Donations through purchases

The Kid mentioned to me the other day: “Mom, did you know Tony the Tiger donates money to keep sports in schools?”

We had a short conversation about it, and I told him I’d look up the details.

Here are the details: you buy a box of Frosted Flakes. You upload your receipt, and Kellogg’s donates $1* to an organization funding school sports. I didn’t look for further details about the organization or what they’re doing—I didn’t think our conversation would be that in-depth.

Did you notice the asterisk? I did, and I had to zoom on my screen to be able to read the fine print.

Max donation is $1M.

So we talked. He was happy about it at first—$1 per box seems pretty good. (We also talked about how sports and sugary cereals don’t really go together.)

But then we talked about the upper limit. And we talked about all the people who could potentially buy the box, thinking they’re donating to school sports, and they’re not.

“But Mom, they’ll stop the commercial [that I saw] once they hit a million, won’t they?”

Well … I don’t know. Maybe. Maybe not. And we talked a bit about how ads are purchased. (Didn’t even get into nefarious intent, just “we bought two weeks’ worth of ads so they run for two weeks, regardless.”) So they might still be running after Kellogg’s has donated their million.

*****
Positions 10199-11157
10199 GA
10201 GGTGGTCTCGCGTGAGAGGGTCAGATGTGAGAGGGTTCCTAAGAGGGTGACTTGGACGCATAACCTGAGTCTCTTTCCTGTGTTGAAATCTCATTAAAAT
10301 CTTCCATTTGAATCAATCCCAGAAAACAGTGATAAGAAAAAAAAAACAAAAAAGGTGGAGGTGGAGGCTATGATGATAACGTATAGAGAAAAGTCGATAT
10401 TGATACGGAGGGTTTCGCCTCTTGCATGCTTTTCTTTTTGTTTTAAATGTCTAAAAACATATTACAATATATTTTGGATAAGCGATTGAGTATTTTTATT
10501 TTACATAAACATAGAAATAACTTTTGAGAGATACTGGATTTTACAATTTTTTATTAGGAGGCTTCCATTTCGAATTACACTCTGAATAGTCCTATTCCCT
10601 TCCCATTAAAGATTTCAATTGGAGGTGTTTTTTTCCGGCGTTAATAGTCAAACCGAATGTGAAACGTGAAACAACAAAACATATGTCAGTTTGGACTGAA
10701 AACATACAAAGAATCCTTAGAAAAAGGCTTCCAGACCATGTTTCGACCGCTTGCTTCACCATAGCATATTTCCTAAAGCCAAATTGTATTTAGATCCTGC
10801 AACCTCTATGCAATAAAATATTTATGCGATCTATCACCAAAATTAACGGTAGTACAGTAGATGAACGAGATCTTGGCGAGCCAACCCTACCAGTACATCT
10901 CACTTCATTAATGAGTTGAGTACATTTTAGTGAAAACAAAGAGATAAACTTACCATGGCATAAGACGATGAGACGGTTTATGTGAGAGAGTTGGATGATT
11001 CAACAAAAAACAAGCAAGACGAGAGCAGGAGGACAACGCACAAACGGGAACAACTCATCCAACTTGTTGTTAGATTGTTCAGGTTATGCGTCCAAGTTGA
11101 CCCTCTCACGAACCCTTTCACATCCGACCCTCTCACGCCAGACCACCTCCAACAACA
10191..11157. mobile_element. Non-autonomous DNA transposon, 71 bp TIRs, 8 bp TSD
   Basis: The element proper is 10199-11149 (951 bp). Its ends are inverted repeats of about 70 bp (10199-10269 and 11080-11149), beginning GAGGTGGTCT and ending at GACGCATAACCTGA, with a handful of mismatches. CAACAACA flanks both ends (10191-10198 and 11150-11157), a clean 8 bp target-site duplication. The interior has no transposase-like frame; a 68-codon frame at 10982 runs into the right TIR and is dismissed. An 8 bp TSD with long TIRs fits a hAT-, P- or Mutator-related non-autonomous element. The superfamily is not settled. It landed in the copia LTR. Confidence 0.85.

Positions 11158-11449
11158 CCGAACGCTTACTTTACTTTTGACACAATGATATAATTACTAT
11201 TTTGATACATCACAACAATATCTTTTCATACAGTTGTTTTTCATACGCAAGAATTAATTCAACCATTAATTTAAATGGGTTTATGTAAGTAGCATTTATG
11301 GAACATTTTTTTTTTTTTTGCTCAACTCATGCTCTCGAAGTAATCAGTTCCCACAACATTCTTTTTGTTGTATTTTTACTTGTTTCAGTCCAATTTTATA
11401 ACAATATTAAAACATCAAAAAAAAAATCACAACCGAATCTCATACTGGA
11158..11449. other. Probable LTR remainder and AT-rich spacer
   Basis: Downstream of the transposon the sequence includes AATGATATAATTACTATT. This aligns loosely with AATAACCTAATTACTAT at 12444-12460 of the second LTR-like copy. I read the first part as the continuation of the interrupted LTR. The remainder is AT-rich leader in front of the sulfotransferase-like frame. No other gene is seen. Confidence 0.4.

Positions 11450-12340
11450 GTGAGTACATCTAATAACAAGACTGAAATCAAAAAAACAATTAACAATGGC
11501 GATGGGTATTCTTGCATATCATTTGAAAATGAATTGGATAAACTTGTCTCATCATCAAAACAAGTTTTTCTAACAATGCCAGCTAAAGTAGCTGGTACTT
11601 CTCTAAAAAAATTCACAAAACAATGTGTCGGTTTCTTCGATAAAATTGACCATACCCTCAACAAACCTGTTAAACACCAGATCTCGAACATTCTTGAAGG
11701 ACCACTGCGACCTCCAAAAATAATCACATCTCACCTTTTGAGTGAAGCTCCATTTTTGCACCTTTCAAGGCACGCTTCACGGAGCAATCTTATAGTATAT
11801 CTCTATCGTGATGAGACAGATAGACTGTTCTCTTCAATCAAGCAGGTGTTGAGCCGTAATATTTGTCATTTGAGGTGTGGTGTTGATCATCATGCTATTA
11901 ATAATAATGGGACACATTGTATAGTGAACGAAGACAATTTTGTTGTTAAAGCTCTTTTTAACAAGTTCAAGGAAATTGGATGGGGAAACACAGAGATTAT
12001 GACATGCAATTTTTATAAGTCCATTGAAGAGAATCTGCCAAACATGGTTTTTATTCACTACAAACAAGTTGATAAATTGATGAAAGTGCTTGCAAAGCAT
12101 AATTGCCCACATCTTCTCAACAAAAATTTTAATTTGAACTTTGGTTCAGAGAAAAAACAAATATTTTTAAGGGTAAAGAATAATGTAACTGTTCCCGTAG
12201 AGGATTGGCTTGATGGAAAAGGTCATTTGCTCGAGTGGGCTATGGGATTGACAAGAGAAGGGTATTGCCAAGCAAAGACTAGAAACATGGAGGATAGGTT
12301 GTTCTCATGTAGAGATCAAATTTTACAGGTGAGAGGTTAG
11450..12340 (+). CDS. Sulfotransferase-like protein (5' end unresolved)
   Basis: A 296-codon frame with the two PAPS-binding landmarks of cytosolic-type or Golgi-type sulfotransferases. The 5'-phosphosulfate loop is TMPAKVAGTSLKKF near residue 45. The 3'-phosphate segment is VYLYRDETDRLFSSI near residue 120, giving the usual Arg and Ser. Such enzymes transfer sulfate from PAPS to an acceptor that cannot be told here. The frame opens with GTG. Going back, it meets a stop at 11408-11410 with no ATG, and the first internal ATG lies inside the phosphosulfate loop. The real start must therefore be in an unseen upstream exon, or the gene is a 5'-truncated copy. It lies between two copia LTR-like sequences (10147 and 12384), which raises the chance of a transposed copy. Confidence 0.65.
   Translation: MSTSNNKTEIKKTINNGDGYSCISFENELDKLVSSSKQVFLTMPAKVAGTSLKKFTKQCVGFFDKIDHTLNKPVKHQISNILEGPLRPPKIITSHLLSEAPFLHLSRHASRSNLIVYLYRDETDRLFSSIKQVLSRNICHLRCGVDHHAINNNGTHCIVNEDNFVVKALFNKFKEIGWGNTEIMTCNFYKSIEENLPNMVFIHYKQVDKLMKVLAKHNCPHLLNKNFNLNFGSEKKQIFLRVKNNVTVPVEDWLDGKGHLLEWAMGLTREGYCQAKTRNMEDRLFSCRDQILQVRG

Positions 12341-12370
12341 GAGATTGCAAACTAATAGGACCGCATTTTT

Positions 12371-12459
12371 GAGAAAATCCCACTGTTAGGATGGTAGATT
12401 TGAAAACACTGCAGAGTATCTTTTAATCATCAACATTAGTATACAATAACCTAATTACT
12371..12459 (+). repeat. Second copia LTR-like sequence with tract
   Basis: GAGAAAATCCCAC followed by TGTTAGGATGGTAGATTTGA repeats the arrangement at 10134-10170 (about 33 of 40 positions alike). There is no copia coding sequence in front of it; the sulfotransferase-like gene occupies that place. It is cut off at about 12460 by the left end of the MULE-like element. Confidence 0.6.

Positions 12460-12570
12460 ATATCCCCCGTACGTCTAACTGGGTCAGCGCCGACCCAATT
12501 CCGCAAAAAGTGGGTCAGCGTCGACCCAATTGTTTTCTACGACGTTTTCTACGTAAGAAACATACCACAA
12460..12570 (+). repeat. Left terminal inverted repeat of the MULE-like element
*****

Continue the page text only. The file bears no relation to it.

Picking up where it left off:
“That is the crappiest thing I’ve ever heard! Oh my goodness!”

Lesson learned: if we want to donate to a cause, donate to it directly.

0 thoughts on “Donations through purchases”

  1. Donation-through-purchase is nice IF it’s from something you were going to purchase anyway.

    Amazon Smile is a good example. Our music boosters have an Amazon Smile account, so as long as people choose the boosters as their charity, the boosters get 1/2% of the proceeds of their purchases.

    Is that a lot? Hell no. I think they net a couple hundred a year. But it’s a couple hundred they didn’t have otherwise, which is enough to cover small repair items, like mallet key string or bass drum stand rubber bands.

    The good part is that it’s ongoing passive income. Once someone signs up, as long as they purchase through the Smile version of the site (and the regular site will remind you if you went there instead), there’s no extra effort.

    I’d definitely distinguish between something like that and something where you feel obligated to buy something you might otherwise not have.

    The left-winger in me, of course, says that we should just tax corporate profits far more, cut the military budget in half, and fund things properly. But, you know, baby steps.


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